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Subject:Black English/Ebonics From:Tim Altom <taltom -at- IQUEST -dot- NET> Date:Sun, 22 Dec 1996 12:28:00 EST
I find it hard to believe that so many people can take something so
seriously that sounds like a new Sony product. Or maybe a new biology
discipline. But there you are. It's actually a new name for a
still-controversial term "black English."
I've been following the black English argument with interest for several
years now. It turns out that the Ebonics "scandal" in Oakland has a better
foundation that it appeared. In a longer National Public Radio report, a
spokesperson frankly said that they're treating Ebonic (Yeesh, that sounds
awful) children as they would Spanish-speakers, since both have problems
keeping up with mainstream English conventions and hence have problems
learning in the first or second grades. In effect, the school system is
recognizing that the Ebonic children need special help to mainstream.
I've followed the Ebonics thread with interest, too, remembering other times
when this topic came up. Black English/Ebonics, of course, has syntax and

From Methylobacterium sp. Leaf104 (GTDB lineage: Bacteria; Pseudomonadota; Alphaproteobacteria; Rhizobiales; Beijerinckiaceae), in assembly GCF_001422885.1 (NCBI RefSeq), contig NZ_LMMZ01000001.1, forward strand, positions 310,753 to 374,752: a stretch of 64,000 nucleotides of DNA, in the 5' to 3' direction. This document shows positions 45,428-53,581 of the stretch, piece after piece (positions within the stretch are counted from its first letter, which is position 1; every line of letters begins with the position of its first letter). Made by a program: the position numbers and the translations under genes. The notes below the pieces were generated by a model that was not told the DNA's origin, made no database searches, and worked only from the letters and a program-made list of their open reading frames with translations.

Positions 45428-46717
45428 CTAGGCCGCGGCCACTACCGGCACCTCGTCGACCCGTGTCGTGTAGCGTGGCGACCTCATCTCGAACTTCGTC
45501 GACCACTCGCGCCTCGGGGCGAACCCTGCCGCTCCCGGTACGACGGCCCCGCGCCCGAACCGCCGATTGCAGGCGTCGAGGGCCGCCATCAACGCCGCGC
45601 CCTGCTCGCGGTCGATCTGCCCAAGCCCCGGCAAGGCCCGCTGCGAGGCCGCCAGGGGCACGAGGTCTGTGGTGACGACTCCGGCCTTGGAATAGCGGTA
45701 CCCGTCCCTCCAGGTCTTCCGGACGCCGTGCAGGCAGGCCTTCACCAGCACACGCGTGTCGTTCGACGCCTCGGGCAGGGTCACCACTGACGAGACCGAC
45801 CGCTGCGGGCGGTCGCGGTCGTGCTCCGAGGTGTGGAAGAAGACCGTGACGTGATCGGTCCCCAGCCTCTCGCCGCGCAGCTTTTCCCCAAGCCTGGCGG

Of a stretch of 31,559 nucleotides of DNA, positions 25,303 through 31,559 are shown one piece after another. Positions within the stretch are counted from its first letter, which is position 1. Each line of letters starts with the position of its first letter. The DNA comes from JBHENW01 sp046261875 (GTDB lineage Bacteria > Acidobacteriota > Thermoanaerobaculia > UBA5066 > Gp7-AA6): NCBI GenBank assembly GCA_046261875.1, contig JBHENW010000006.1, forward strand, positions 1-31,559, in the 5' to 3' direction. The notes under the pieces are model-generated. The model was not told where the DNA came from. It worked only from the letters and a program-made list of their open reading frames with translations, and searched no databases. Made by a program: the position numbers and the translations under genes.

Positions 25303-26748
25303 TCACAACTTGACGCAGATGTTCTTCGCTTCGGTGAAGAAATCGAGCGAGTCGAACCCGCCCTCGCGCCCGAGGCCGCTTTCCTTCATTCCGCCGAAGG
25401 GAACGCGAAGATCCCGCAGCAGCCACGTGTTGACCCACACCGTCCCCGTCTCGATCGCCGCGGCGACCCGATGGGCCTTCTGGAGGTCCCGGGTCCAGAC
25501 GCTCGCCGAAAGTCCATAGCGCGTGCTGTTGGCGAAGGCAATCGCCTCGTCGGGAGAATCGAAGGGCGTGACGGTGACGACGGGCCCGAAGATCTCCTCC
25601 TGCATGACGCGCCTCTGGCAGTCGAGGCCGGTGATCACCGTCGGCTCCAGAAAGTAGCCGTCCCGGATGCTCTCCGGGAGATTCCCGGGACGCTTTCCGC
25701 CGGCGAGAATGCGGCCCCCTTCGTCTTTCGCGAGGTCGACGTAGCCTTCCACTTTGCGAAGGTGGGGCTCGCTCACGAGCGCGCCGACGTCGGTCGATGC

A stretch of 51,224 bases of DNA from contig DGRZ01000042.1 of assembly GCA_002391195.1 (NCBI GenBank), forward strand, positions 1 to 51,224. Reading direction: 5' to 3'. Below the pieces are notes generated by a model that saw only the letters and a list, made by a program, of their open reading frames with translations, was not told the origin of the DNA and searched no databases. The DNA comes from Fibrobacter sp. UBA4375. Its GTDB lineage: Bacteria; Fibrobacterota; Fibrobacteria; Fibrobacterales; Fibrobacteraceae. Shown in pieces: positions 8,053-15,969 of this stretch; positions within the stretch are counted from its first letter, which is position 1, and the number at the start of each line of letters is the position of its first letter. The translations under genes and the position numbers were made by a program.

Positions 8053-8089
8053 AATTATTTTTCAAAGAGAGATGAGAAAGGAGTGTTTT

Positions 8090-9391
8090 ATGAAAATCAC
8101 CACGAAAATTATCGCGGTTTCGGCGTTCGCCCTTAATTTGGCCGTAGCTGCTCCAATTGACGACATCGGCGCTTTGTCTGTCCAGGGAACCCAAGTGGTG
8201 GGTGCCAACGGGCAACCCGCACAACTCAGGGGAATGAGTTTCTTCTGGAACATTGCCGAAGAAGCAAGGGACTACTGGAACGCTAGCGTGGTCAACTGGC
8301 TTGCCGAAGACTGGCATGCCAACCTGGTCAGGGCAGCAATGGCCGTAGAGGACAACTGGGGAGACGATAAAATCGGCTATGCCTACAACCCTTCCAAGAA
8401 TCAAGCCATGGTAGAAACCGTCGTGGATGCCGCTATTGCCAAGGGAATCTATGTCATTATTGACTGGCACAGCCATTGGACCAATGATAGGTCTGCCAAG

grammar, but linguists are split over whether it's a language or a dialect.
That has profound implications for school children, but I'd think less so
for us. Yes, we need to keep current and be sensitive to changing
conventions. But we always play percentages when we produce doc, and we'll
continue to do so by excluding most black English conventions from our text,
because we know that most readers will read Standard American English
(defined by linguists as the conventions accepted within a geographical or
geopolitical range...often the midwest).
When I was in school we learned the rule of thumb that you talked as you
pleased, but wrote conventionally, meaning "adhering to commonly accepted
conventions." Written text persists long after air vibrations have ceased
and spoken syntax has moved on to newer rules. In most languages the spoken
form changes far faster than spelling and written rules, because of the
permanence of text. We are under the same constraints. I'll continue to
explore and accept the changes that seem to be accepted by most readers,
while ignoring those that seem to be fads. I'll even consult several
dictionaries on occasion to get a better feel for the mainstream.
But that's us. The Oakland dilemma was different, and I find myself
applauding them for taking the trouble to recognize the problems that many
children face when they have to mainstream. Some commentators have suggested
that it demeans black children, making them appear dumb. I disagree,
although I'm not an Oakland resident and things may be different out there.
Vice President, Simply Written, Inc.
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